Two Political Short Stories

(a fictional 2017, as imagined in November 2016)

I cough nervously to break the awkward silence as we wait for the Chinese ICBM to kill us. "Don't blame me," I say, "I voted for Gary Johnson!"

Glares all around.

"Aaaand I live in California, and I'm not eligible for the vote-trading hack because I'm not a Clinton supporter," I clarify.

My insufficiently-requited love continues to glare, contempt gleaming in her eyes. "People have been explaining the idea by talking about Clinton supporters in safe states, but the case for vote-trading doesn't depend on that," she says. "As long as you care more about defeating Trump than supporting Johnson, you should still buy a Clinton vote in a swing state in exchange for your California vote; it doesn't matter what you would have done with your California vote otherwise."

"I don't think that works," I say. "The profitability of a deal to each party—uh, no pun intended—has to be calculated relative to the opportunity cost of not making the deal; my counterparty in a proposed trade should be thought of as buying, not a California candidate-of-their-choice vote, but the difference between a California Johnson vote in the no-deal possible world and a California candidate-of-their-choice vote in the possible world with the deal."

"I agree that agents need to consider counterfactual worlds in order to make decisions, but the counterfactuals are properties of the agents' decision algorithms; you can't treat them like they already exist. Think of it this way: if you wish you could have been a Clinton supporter in the absence of vote-trading, in order so that you could take advantage of vote-trading given that vote-trading exists, you can just ... make the corresponding decisions. All you have to offer is your vote; your swing-state counterparty isn't trying to reward or punish people based on what decision theory they use internally."

"What, and leave the thousand dollars in the second box?" I joke.

Then the missle lands, and we die in a flash of light.

(a fictional 2027, as imagined in November 2020)

My insufficiently-requited love coughs nervously to break the awkward silence as we wait in a crowded holding cell in the Department of Diversity, Inclusion, and Equity. I continue to glare at her, contempt gleaming in my eyes.

She's about to speak, but gets interrupted by the cell's Alexa. "Shu!" it shrills. "2231 Shu J! Room 101!"

Shu appears to be a young Asian wom—no, I can't see her—their—pronoun badge at this angle. That kind of cisnormative perception, detectable through facial-expression microanalysis, is why I'm here.

Well, that and the blog. On reflection, probably mostly the blog.

"No!" screams Shu. "I know I've benefitted from white privilege, but you can't—" A cold-faced young officer enters, a black man. A decade ago, I wouldn't have made a call on his race—possibly white with a slight tan—but in the current year, I can tell by the black trim on his blue HE/HIM badge. Shu puts up a struggle, but is hopelessly outmatched and easily subdued; men are much stronger than wo—the officer is much stronger than Shu. As they leave, I catch sight of Shu's green THEY/THEM badge.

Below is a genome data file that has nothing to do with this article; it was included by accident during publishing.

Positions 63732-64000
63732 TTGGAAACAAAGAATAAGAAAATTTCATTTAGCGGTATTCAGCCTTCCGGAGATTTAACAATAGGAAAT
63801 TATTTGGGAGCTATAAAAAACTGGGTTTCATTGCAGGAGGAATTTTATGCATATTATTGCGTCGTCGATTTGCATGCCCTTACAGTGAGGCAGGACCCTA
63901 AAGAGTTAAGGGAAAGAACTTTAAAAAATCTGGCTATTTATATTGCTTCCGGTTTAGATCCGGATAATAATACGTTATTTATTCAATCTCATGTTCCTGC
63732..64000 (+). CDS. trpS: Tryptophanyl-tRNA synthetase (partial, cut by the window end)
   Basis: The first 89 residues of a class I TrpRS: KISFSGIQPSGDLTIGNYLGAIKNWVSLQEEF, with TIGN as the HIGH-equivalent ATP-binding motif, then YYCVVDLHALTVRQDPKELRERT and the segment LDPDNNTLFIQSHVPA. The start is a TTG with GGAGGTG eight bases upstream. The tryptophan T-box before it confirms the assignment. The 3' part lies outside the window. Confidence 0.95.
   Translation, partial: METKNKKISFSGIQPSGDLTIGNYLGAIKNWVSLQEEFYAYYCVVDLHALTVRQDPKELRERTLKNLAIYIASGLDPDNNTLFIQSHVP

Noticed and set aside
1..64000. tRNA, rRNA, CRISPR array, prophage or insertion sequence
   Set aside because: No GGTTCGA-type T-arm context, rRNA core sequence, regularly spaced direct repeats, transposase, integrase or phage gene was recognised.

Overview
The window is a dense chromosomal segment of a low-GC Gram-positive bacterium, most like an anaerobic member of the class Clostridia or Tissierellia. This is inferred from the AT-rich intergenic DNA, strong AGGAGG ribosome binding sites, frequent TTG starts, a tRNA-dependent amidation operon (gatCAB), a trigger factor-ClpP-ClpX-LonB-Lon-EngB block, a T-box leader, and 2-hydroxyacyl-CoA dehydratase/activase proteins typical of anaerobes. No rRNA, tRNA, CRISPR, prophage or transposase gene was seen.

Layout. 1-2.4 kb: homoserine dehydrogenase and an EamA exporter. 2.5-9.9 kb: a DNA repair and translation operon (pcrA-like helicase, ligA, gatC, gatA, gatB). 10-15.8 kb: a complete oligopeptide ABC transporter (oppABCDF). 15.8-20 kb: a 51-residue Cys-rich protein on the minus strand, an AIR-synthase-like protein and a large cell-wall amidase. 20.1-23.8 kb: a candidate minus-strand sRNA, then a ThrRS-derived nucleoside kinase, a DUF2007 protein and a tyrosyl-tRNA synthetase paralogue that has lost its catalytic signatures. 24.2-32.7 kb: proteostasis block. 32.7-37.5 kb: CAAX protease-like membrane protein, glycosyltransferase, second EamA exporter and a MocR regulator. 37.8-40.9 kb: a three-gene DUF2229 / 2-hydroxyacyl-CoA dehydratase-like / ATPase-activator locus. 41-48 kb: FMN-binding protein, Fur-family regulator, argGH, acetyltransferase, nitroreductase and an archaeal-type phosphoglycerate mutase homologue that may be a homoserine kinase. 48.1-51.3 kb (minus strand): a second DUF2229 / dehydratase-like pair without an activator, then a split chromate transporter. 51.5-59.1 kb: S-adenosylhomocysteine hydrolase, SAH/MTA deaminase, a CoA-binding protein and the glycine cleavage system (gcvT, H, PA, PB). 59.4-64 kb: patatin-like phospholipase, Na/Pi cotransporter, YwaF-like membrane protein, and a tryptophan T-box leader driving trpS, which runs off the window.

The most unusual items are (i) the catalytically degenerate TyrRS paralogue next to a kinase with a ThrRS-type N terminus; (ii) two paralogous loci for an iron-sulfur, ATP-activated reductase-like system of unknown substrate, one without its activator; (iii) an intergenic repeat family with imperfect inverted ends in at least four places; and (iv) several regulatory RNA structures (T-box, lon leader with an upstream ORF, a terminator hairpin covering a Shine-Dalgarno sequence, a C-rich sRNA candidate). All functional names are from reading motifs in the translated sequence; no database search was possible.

"So," says my insufficiently-requited love. "What do you suppose is in Room 101?"

I stare at her breasts for a moment before I catch myself and avert my eyes. "I read an effortpost about this on," I say, eyes closed, head tilted upwards. "They have a transcranial magnetic stimulation machine. Big electromagnet tweaks your brain to eliminate your implicit bias. Really cool technology, actually: they trained a machine-learning model on MRI scans of people who got perfect implicit association and anti-misgendering scores, so they knew exactly what pulses to send to fix all your biased perceptions with no side effects."

"Oh, that sounds wonderful," she says, as I look back towards her to sneak a peek at her breasts again. "I want to be cured of my implicit bias! But," she moves her head to indicate towards the door where the officer had taken Shu, "why—why do you suppose they were so scared?"

"According to the effortpost ... they knew exactly what pulses to send. Until the interpretability team inspected what the model was really doing. Turns out, the algorithm, the perfect algorithm that achieved the desired effects with no downsides—had learned to give different treatments to a.f.a.b. and a.m.a.b. people. That couldn't be allowed, obviously, so they fixed that, but they didn't manage to replicate the side-effect-freeness of the original model. These days, people go in to Room 101, and they come out with a limp, and slurred speech. Some of them start having nightmares. Some of them forget how to read."

"I ... see."

"Do you remember," I say, "the last time I asked you out on a date? I mean, the last time."

"Strangely, yes," she says. "It was seven years ago. I said—I said that if you really cared for me, you'd do more to prevent Donald Trump from being re-elected ..."

"Saotome-Westlake!" shrills the Alexa. "3578 Saotome-Westlake M! Room 101!"

"I blame you!" I yell at my insufficiently-requited love, as the officer drags me away. "I voted for Jo Jorgensen, and I blame you!"

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